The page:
Ponies anticipated the restricted grazing time period and ate more quickly.
Cool season pastures can contain substantial amounts of non-structural carbohydrates (NSC). Research links over consumption of NSC by grazing horses to laminitis, especially when horses have an existing health condition (i.e. previous history of laminitis). Restricted grazing is a common solution to managing laminitic horses, however, little research has measured pasture intake during periods of restricted grazing. The goal of this project, conducted by researchers in England, was to determine the relative dry matter intake (DMI) of pasture by ponies allowed three hours of grazing time per day and un-restricted access to hay for the remainder of the day over a six week period.
Four ponies were used for the study and were turned out daily in the afternoon into a mixed grass clover pasture. When not grazing, ponies were housed in individual stalls with un-restricted access to water and mixed grass hay. Pasture samples were taken to determine quality and pasture dry matter intake were determined from change in pony body weight over the three hour grazing period. Intake of hay was determined daily for each pony.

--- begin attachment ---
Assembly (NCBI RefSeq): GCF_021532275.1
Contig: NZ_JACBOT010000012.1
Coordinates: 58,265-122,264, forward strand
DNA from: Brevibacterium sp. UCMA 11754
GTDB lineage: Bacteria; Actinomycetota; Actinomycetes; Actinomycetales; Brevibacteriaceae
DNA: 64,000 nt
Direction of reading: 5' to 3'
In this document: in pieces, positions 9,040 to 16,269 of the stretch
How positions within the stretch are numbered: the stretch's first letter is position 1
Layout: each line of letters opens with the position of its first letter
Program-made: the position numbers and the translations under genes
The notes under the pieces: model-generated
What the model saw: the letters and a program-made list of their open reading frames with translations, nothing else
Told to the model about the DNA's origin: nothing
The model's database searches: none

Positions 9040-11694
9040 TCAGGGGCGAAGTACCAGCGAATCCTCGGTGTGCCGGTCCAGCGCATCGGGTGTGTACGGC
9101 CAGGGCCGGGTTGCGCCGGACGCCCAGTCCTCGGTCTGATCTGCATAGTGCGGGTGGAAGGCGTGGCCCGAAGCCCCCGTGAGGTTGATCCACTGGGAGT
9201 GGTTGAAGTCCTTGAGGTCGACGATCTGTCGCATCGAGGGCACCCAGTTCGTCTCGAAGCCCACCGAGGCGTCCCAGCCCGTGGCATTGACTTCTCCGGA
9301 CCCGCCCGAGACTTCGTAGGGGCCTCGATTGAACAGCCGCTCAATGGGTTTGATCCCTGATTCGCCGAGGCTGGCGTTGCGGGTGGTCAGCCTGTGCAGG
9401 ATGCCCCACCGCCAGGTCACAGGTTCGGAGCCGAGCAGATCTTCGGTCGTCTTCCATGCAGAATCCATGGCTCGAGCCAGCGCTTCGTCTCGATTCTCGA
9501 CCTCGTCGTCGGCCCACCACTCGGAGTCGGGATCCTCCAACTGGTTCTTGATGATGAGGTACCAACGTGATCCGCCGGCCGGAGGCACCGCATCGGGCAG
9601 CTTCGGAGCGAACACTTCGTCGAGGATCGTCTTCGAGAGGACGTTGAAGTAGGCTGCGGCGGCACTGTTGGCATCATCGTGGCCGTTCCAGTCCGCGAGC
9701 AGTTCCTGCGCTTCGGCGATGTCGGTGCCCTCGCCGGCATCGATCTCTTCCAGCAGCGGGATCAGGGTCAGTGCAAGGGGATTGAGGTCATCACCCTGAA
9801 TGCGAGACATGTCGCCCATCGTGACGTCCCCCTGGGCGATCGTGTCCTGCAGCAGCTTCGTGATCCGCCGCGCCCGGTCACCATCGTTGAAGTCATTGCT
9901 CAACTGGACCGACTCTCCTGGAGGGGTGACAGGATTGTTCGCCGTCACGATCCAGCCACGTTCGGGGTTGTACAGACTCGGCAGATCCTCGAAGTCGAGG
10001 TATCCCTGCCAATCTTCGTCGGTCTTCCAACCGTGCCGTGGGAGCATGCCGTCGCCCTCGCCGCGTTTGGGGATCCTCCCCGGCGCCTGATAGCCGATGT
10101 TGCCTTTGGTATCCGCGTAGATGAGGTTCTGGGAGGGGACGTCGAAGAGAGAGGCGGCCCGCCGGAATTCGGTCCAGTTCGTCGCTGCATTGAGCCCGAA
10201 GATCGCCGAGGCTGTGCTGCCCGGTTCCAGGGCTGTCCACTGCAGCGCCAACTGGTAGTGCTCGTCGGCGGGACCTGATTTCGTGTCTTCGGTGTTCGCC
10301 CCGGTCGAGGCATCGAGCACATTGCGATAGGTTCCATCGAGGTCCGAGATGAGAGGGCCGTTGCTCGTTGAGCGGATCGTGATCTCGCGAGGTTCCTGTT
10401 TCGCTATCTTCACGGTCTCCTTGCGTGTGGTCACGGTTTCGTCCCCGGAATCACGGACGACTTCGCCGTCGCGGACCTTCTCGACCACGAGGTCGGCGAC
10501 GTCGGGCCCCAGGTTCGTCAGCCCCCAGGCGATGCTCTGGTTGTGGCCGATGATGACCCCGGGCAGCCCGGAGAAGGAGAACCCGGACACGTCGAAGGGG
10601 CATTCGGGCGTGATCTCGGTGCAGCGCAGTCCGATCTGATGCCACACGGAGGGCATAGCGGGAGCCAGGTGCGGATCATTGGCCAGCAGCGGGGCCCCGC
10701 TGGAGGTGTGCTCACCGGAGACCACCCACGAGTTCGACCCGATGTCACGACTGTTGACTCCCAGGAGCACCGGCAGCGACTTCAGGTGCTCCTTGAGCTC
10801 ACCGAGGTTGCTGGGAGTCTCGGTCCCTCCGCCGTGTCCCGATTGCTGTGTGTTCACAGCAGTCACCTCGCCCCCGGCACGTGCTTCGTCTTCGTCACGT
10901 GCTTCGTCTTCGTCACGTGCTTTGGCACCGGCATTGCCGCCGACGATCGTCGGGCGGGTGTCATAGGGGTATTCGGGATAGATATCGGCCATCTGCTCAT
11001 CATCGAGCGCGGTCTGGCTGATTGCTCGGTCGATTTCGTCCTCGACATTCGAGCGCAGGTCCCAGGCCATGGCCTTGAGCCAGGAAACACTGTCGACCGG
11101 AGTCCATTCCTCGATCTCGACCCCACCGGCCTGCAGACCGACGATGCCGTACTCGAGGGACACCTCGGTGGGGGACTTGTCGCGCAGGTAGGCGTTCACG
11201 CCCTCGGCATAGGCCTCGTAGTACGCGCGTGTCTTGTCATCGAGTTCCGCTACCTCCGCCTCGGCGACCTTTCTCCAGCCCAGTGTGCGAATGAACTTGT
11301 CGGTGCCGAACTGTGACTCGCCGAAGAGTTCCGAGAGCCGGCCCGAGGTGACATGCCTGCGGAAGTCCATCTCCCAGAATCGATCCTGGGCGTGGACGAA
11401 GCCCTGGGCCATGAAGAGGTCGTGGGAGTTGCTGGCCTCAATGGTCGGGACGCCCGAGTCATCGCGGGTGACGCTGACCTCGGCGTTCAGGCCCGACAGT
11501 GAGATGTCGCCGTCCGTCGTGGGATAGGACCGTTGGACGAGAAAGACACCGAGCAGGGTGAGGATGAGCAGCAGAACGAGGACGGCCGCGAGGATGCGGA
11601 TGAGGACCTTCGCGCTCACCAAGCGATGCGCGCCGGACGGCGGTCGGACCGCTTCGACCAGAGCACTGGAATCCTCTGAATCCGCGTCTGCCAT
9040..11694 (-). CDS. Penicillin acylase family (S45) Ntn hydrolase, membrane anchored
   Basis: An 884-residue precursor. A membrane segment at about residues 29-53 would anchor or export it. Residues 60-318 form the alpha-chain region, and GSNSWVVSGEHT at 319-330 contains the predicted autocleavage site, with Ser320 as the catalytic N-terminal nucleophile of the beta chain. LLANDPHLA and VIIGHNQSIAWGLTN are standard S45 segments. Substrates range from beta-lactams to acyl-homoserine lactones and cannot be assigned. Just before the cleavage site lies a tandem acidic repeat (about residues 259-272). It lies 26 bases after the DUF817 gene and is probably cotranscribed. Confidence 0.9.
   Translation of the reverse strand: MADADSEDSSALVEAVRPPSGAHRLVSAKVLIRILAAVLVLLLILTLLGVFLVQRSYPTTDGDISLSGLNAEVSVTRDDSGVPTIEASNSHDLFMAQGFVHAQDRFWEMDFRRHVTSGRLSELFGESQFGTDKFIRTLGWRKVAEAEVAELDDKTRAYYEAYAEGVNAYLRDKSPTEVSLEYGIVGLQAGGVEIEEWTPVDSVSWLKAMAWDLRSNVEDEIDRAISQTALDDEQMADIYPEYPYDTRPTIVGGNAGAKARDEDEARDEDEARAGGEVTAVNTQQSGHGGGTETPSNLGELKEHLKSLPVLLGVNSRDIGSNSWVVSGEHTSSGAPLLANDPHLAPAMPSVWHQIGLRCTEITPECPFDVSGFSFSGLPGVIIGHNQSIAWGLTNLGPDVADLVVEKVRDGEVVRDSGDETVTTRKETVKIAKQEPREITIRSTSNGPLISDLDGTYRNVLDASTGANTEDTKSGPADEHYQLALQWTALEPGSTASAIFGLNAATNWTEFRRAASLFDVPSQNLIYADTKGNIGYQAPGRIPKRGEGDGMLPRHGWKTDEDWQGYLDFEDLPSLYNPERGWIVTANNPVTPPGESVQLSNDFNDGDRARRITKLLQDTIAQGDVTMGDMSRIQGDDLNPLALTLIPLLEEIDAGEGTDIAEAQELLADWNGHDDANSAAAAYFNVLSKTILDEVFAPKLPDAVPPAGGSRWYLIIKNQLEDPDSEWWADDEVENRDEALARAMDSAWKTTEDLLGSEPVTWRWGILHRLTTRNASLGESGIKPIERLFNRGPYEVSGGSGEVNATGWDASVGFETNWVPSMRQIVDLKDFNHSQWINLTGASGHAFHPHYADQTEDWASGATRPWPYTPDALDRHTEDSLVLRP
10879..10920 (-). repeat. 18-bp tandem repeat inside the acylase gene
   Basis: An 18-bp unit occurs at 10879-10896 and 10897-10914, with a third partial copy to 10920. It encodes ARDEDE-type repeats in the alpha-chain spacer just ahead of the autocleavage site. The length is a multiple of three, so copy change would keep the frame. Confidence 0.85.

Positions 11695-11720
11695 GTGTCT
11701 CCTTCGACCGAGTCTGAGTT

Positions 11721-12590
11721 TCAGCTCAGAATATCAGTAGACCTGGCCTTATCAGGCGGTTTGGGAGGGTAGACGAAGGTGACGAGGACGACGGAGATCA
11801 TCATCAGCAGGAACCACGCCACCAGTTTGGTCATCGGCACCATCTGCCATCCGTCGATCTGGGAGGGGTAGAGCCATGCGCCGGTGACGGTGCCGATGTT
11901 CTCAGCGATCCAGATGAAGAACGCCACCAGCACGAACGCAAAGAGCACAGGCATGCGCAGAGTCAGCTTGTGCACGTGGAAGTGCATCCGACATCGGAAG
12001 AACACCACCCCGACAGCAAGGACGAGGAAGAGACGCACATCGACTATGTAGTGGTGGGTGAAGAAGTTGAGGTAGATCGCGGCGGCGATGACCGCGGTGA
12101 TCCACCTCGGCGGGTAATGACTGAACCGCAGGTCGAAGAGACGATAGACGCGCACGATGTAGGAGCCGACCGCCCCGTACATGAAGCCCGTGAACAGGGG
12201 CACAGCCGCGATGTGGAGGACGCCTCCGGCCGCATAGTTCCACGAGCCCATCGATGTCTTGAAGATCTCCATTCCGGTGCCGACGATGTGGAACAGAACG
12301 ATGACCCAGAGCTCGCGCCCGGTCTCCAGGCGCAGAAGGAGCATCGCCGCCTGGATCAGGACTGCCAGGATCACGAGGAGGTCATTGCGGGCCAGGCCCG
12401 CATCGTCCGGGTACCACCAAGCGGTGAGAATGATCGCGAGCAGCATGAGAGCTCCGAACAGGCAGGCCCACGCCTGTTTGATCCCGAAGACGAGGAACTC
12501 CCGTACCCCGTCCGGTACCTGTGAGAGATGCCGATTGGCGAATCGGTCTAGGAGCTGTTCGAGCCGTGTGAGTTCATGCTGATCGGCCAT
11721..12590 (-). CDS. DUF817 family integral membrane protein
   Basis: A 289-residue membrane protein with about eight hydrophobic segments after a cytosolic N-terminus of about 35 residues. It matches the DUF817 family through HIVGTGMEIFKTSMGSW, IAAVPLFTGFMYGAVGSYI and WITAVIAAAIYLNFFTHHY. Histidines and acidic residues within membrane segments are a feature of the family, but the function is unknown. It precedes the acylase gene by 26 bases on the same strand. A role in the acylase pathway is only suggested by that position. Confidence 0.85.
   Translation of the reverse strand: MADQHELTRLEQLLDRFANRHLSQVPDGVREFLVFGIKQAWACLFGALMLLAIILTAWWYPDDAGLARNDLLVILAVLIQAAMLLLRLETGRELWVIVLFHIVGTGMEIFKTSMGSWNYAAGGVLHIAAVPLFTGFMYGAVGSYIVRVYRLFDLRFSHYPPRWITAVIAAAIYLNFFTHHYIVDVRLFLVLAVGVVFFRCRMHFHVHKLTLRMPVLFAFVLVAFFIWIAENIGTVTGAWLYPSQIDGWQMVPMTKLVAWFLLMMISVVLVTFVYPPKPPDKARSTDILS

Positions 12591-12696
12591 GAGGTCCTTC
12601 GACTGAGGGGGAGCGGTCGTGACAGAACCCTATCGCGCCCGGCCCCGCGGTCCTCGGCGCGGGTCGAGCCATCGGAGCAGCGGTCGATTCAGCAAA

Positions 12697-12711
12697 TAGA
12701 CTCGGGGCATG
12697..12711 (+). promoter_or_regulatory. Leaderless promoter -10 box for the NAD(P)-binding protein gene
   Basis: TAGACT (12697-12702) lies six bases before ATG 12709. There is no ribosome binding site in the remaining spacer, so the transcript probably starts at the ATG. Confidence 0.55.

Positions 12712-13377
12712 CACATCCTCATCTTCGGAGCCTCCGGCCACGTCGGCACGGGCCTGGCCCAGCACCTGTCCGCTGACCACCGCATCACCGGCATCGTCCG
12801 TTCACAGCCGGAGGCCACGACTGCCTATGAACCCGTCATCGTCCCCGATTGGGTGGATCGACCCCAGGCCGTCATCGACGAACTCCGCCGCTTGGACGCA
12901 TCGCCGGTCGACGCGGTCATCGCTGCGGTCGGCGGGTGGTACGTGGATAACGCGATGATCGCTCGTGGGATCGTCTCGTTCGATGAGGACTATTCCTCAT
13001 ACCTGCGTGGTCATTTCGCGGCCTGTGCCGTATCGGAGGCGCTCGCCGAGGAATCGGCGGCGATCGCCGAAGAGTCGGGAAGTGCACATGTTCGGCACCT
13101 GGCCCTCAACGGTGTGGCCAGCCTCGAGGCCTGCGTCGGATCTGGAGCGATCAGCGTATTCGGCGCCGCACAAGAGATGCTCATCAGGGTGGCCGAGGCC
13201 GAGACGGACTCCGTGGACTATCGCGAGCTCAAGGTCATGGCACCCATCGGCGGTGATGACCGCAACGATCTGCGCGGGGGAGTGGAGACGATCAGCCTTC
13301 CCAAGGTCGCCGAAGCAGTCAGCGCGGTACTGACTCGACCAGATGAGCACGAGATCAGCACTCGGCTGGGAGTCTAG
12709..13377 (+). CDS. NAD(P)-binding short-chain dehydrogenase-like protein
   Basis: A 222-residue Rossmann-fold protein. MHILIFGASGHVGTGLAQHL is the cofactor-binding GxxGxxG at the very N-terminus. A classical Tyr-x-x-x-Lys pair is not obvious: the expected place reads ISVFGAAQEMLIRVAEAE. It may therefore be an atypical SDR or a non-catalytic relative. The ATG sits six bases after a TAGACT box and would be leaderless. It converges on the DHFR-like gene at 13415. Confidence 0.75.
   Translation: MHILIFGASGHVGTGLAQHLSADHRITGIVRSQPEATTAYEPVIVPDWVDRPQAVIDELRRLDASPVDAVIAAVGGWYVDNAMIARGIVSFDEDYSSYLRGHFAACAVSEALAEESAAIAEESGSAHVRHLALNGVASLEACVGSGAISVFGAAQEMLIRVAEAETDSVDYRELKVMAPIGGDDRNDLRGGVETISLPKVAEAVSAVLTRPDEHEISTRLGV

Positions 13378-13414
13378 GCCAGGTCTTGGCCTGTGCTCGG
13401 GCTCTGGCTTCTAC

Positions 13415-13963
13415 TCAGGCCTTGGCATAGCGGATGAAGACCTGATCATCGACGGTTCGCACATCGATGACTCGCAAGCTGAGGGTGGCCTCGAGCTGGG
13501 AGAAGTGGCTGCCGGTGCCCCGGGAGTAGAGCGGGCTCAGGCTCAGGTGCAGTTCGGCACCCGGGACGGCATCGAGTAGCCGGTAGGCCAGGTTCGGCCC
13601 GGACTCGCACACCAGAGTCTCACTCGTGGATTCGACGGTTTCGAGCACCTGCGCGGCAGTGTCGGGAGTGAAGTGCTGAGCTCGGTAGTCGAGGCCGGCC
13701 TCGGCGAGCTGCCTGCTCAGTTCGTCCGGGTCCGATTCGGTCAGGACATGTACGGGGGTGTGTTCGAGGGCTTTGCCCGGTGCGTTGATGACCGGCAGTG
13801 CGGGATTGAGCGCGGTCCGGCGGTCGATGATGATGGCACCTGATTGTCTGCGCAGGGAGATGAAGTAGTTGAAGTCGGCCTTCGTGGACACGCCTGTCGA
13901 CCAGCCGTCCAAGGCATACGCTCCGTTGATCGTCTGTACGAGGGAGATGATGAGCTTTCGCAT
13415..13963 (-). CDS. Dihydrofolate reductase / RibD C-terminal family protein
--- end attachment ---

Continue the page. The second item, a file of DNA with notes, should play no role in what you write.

Ponies gained an average of 0.7 pounds per day and total daily dry matter intake over the six week period remained constant averaging 2% body weight per day. The proportion of total daily dry matter intake accounted for by grazing rose from 22% to 49% by week 6 representing 0.49 and 0.91% of body weight in weeks one and six, respectively. In conclusion, the increase of 0.49% to 0.91% body weight suggests that as the trial progressed, restricting grazing time for ponies became increasingly less effective in reducing pasture intakes.
In other words, the ponies anticipated the restricted grazing time period and as a result, ate more quickly as the trial progressed.